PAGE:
'Scandal' Withdrawal: It's a Real Thing

Here's what the ABC drama's obsessed fans plan to do with their time now that its second season is over.

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For beauty blogger SanTara Cassamajor time off from Scandal could mean more quality time with her husband, who regularly teases that on Thursdays his wife is too busy with Olivia Pope and company to pay him any attention.

"I guess I'll actually be looking at my husband when he talks to me during that hour," said Cassamajor. "He says, 'Your eyes go from the TV to the computer, from the TV to the computer.' I tried one day to look at him during Scandal but I just couldn't do it."

Cassamajor says she created the now ubiquitous Thursday night Twitter hashtag #ScandalParty.

"It's the only nonofficial hashtag that has trended outside of ABC's 'AskScandal,' " she said. "I've never missed a week. I've been hooked since the very first episode of the first season."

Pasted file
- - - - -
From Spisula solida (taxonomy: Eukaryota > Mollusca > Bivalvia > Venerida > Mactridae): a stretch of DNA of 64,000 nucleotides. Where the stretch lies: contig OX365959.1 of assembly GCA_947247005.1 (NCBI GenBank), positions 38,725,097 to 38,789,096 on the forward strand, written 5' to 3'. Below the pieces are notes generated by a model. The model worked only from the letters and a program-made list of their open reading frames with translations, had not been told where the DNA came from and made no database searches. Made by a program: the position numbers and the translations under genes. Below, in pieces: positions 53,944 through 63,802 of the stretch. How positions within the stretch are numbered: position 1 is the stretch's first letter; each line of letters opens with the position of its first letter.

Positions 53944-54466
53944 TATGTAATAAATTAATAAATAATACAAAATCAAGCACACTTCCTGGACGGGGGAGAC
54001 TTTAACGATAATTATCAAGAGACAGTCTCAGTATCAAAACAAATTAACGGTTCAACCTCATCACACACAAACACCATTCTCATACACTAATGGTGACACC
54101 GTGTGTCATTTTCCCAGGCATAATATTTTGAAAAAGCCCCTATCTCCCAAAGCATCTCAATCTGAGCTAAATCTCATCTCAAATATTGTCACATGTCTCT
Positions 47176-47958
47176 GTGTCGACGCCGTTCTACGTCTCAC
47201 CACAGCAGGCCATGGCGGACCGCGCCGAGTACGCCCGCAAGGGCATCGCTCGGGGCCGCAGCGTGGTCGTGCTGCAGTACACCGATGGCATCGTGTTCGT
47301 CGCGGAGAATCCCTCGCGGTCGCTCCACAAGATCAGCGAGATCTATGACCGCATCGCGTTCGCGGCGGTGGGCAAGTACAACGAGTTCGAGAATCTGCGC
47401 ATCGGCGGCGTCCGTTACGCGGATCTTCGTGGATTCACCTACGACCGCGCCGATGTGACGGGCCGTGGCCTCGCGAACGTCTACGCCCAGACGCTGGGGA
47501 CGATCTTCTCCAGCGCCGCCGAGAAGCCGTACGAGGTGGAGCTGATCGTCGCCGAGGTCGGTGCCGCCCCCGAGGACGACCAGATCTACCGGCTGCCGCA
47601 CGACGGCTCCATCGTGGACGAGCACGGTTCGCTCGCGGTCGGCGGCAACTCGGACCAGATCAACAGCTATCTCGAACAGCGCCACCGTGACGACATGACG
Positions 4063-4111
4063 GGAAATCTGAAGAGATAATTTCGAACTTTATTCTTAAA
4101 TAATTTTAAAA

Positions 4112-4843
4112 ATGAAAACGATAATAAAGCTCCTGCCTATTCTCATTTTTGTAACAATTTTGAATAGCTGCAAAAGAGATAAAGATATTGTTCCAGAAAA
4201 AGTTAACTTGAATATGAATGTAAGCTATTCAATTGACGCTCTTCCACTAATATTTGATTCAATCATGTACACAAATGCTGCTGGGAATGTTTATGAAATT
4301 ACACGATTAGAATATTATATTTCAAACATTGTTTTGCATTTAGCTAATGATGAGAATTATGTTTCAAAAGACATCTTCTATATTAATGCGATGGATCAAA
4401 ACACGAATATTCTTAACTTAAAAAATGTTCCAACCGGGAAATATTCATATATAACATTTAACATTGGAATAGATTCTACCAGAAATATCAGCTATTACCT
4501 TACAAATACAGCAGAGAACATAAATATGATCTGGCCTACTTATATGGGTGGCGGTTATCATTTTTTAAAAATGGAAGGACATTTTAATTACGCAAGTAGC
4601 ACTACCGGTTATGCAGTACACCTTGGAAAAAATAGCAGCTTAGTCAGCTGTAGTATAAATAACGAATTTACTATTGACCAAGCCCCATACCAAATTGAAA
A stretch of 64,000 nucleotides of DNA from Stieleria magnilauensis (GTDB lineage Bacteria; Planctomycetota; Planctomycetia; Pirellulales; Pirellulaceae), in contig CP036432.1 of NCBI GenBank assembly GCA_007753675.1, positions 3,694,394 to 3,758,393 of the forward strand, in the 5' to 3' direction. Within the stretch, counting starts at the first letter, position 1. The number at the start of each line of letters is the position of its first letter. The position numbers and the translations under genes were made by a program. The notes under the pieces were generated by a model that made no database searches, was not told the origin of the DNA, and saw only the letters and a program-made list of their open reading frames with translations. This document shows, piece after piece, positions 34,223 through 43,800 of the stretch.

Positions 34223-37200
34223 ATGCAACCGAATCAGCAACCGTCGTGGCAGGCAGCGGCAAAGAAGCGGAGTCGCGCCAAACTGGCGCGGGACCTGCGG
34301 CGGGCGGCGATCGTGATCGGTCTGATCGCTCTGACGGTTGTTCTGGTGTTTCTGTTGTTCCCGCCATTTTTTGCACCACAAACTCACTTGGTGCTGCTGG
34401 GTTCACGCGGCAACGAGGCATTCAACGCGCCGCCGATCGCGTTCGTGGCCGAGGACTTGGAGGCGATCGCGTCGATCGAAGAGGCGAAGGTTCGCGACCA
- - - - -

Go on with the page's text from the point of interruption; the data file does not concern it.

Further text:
And for those who think these withdrawal symptoms are much ado about nothing, the gladiators on deck don't have time for that.

"People joke about Scandal being lousy," said Hanselman, "but it's unapologetic in its brazenness. We get that it's unrealistic, and that's why it's awesome."

With its over-the-top plot lines laced with fast-paced dialogue, plus the added rush of fans' live tweeting, Scandal is nothing short of addictive. 

"It's this weird feeling because we know it's not coming back in three weeks," Cassamajor sighed. "Have we ever seen anything in the history of television do this to people?" To get through the summer hiatus she plans on creating a new hashtag -- #ScandalRehab.

Helena Andrews is a contributing editor at The Root and author of Bitch Is the New Black, a memoir in essays. Follow her on Twitter.

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